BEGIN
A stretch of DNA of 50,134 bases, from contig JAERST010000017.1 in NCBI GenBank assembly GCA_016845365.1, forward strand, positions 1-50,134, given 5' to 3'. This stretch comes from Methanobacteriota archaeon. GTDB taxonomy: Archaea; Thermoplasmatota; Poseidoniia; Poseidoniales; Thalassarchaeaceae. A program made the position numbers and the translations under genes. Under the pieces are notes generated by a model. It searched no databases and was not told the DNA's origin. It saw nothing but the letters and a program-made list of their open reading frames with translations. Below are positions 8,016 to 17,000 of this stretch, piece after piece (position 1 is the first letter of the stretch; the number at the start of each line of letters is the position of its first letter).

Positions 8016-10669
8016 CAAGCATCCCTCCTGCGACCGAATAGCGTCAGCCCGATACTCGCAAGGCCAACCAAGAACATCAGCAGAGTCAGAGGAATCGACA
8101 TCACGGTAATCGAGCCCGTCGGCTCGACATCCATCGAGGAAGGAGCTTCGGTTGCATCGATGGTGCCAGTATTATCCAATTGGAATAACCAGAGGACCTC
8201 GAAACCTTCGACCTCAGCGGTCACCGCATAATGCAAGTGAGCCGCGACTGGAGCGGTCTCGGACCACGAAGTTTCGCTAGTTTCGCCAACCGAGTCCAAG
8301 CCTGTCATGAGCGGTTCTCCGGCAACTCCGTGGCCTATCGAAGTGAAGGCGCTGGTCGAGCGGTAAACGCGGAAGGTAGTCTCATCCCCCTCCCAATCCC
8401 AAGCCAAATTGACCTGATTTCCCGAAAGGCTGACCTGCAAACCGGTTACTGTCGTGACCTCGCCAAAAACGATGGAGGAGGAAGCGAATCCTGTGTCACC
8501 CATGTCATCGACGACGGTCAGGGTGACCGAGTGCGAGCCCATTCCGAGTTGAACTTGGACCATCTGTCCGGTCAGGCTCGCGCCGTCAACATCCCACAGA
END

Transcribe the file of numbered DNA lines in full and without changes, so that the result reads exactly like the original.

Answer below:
A stretch of DNA of 50,134 bases, from contig JAERST010000017.1 in NCBI GenBank assembly GCA_016845365.1, forward strand, positions 1-50,134, given 5' to 3'. This stretch comes from Methanobacteriota archaeon. GTDB taxonomy: Archaea; Thermoplasmatota; Poseidoniia; Poseidoniales; Thalassarchaeaceae. A program made the position numbers and the translations under genes. Under the pieces are notes generated by a model. It searched no databases and was not told the DNA's origin. It saw nothing but the letters and a program-made list of their open reading frames with translations. Below are positions 8,016 to 17,000 of this stretch, piece after piece (position 1 is the first letter of the stretch; the number at the start of each line of letters is the position of its first letter).

Positions 8016-10669
8016 CAAGCATCCCTCCTGCGACCGAATAGCGTCAGCCCGATACTCGCAAGGCCAACCAAGAACATCAGCAGAGTCAGAGGAATCGACA
8101 TCACGGTAATCGAGCCCGTCGGCTCGACATCCATCGAGGAAGGAGCTTCGGTTGCATCGATGGTGCCAGTATTATCCAATTGGAATAACCAGAGGACCTC
8201 GAAACCTTCGACCTCAGCGGTCACCGCATAATGCAAGTGAGCCGCGACTGGAGCGGTCTCGGACCACGAAGTTTCGCTAGTTTCGCCAACCGAGTCCAAG
8301 CCTGTCATGAGCGGTTCTCCGGCAACTCCGTGGCCTATCGAAGTGAAGGCGCTGGTCGAGCGGTAAACGCGGAAGGTAGTCTCATCCCCCTCCCAATCCC
8401 AAGCCAAATTGACCTGATTTCCCGAAAGGCTGACCTGCAAACCGGTTACTGTCGTGACCTCGCCAAAAACGATGGAGGAGGAAGCGAATCCTGTGTCACC
8501 CATGTCATCGACGACGGTCAGGGTGACCGAGTGCGAGCCCATTCCGAGTTGAACTTGGACCATCTGTCCGGTCAGGCTCGCGCCGTCAACATCCCACAGA